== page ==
Blog Post

Younger Americans are open to Google, Apple, PayPal becoming their bankers

Stay on Top of Enterprise Technology Trends

Get updates impacting your industry from our GigaOm Research Community
Join the Community!

Your next bank might just be Google(s goo) or Walmart(s wmt) if the younger generation of North American bread earners has anything to say about it. A recent survey conducted by Accenture (s acn) found that many people between the ages of 18 and 34 were amenable to the idea of doing their banking completely online as well as getting their financial services from non-traditional financial service providers.

PayPal (s ebay) was at the top of the list, with 46 percent of that age group saying they would be “likely” of “very likely” to bank with the eBay-owned company. That shouldn’t be too much of surprise since PayPal is already a dominant player in payment services. But Google, Amazon, (s amzn) Apple(s aapl) and Walmart rounded out the top 5 list of potential alternate banking providers – not the first companies you’d think of when opening a checking account.

Accenture’s poll of 3,846 bank customers in Canada and the U.S. found that we’re becoming much more comfortable with the idea of “branchless” banking where all transactions, from depositing checks to applying for loans, are conducted in the web browser,  on the mobile phone or by telephone. When asked whether they would consider a branchless alternative when they next switched banks, 27 percent of those polled answered in the affirmative. Among the 18-34 demographic that number rose to 39 percent.

Of course, whether many of these companies would ever consider becoming banks is doubtful. They would be joining an industry much more heavily regulated than their own. I’m not sure if Google wants to add the Federal Deposit Insurance Coporation and Federal Reserve to its list of regulators.

Still for companies that are already getting heavily involved in their customers finances like PayPal, Walmart and even Amazon; banking might be the logical next step. One of the more interesting nuggets from Accenture’s report was about Square. While Square isn’t yet a well-known consumer brand, 50 percent of those polled that were familiar with Square – likely the small business owners that use its services — said they would bank with Square if they could.

Also being a virtual bank doesn’t necessarily require a company to become an actual bank. One of the more popular online banking services Simple doesn’t actually maintain any accounts. Rather it contracts out with Bancorp to and CBW Bank to hold its customers’ money – and deal with regulators – while Simple provides the front-end services.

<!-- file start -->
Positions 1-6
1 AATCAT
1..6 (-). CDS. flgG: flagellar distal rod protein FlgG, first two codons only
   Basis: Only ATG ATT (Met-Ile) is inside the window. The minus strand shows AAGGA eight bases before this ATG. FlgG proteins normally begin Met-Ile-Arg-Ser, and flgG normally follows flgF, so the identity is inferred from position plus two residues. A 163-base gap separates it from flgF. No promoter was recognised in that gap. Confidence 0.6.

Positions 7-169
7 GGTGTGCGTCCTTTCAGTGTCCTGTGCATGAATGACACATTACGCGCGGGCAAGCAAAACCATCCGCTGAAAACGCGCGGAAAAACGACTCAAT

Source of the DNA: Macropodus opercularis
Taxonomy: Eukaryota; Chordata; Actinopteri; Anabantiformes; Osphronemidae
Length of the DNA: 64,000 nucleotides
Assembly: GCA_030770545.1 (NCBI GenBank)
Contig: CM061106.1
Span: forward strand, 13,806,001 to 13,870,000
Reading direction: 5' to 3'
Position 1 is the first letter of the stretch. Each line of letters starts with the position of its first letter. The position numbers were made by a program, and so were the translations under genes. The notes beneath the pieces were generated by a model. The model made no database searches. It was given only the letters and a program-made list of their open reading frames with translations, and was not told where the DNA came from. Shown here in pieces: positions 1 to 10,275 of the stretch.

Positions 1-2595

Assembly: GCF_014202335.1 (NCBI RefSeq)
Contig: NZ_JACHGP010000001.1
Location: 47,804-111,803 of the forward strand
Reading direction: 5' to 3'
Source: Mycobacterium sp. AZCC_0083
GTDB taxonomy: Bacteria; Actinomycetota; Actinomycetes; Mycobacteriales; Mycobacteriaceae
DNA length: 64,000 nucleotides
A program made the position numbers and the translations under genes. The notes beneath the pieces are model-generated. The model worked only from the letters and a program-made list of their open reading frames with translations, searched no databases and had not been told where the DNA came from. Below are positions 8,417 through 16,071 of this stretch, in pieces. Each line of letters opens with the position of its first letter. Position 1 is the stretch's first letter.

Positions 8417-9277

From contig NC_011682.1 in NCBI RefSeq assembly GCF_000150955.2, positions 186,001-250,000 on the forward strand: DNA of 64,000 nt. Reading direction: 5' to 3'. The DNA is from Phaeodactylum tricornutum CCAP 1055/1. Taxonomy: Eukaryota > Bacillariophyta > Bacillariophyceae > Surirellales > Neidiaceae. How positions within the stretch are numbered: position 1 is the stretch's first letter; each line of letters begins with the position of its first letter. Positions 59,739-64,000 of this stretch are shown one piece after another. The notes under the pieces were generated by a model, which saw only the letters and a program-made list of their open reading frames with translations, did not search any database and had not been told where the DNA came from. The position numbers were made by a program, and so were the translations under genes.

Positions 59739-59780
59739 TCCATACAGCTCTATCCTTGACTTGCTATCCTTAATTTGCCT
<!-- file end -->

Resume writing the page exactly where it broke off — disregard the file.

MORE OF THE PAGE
8 Responses to “Younger Americans are open to Google, Apple, PayPal becoming their bankers”

  1. CuJoYYC

    And yet the headlines singles out American, not “Younger NORTH Americans …” or “Younger Americans and Canadians …”

    No doubt Apple has the cash reserves, the micro payment model and hundreds of millions of client credit cards to muscle in as a middleware type of financial business. It might be the credit card companies that should be more worried about such encroachment by the above-noted firms than the banks per se.

  2. quiviran

    The existing financial establishment has earned all of the trust and good will people feel toward them. Financial crisis, predatory foreclosures, usurious interest rates and unconscionable fees to name a few of the tools they used to gain that position. People will not trust them again without the (re)establishment of meaningful and effective regulation.

    I’m not in the survey group (way too old) and I chose a credit union over a bank a long time ago. The mutual ownership structure that existed when I started with them gave me a feeling of some control. That has eroded some as membership rules have gotten more lax and the membership has gotten more diverse and widespread, but so far, so good. I’d be open to using Square or Apple, Google and Intuit not so much. It’s time for a financial system makeover. Capitalism rum rampant hasn’t done us much good.

    • Kevin Fitchard

      North America happens to be where Accenture did its survey, and I didn’t want to represent the views of one region as representing the globe. If it had been a global study then the headline would have reflected that.

  3. Michael W. Perry

    I’m open to anyone who’ll let me tag my financial transactions within hours after making them. By the time that monthly statement comes out, I’ve often forgotten what the purchase was.

  4. The last paragraph says it all. There is no regulations nor is there Deposit Insurance. However, all that regulation didn’t help out much in the 2008 fall out.